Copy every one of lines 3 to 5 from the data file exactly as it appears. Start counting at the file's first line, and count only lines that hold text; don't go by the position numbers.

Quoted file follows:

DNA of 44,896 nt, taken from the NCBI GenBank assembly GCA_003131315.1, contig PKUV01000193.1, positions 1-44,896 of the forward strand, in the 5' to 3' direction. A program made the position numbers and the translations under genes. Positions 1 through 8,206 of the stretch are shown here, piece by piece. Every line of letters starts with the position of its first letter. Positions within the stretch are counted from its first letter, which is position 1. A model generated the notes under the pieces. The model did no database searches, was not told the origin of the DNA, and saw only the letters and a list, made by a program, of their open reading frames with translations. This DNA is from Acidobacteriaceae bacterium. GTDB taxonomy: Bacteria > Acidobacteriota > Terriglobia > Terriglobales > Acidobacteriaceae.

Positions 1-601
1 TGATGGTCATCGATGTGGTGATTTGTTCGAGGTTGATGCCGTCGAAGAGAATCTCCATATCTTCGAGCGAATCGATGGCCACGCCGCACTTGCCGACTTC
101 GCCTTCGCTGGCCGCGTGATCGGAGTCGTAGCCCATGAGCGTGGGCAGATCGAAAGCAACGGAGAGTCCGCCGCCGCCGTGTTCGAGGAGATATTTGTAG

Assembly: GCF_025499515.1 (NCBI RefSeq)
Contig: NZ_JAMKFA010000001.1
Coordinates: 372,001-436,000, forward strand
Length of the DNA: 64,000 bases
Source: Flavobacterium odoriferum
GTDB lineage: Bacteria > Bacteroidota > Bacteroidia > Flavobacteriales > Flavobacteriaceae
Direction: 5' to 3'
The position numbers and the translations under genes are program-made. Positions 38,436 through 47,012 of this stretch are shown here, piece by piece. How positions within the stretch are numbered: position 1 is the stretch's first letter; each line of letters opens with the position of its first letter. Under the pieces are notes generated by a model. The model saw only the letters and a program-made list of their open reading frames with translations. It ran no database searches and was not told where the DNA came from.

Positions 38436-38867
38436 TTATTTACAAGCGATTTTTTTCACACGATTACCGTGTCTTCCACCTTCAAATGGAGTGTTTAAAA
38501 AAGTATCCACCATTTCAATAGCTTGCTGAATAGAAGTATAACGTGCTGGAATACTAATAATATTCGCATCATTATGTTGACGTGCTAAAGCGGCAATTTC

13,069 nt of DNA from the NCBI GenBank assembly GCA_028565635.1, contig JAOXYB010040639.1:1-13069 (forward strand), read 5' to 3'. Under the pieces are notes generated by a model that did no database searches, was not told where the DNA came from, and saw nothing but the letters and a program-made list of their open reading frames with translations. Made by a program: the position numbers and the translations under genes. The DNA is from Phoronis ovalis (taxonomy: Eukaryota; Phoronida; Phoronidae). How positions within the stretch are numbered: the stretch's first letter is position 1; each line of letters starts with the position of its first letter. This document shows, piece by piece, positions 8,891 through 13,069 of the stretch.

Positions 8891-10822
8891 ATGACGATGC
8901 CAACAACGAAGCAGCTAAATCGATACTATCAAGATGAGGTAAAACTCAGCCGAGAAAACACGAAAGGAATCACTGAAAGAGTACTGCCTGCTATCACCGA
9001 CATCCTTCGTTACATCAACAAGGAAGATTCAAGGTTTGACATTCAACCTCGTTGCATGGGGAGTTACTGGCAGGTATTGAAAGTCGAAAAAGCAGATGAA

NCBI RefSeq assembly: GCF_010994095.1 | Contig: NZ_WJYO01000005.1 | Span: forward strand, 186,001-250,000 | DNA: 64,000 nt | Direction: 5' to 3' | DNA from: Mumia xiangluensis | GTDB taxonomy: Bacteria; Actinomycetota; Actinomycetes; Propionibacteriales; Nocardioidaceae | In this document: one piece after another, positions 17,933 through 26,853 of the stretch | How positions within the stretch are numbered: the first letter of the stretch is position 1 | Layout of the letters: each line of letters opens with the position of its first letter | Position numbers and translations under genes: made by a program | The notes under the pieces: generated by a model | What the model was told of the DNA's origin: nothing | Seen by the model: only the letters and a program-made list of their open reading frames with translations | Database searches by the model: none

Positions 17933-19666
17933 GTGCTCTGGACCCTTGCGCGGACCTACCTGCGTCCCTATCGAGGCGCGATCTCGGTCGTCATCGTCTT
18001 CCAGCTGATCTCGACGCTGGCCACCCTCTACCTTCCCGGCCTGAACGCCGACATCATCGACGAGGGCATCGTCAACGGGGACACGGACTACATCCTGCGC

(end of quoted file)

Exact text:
1 TGATGGTCATCGATGTGGTGATTTGTTCGAGGTTGATGCCGTCGAAGAGAATCTCCATATCTTCGAGCGAATCGATGGCCACGCCGCACTTGCCGACTTC
101 GCCTTCGCTGGCCGCGTGATCGGAGTCGTAGCCCATGAGCGTGGGCAGATCGAAAGCAACGGAGAGTCCGCCGCCGCCGTGTTCGAGGAGATATTTGTAG

Assembly: GCF_025499515.1 (NCBI RefSeq)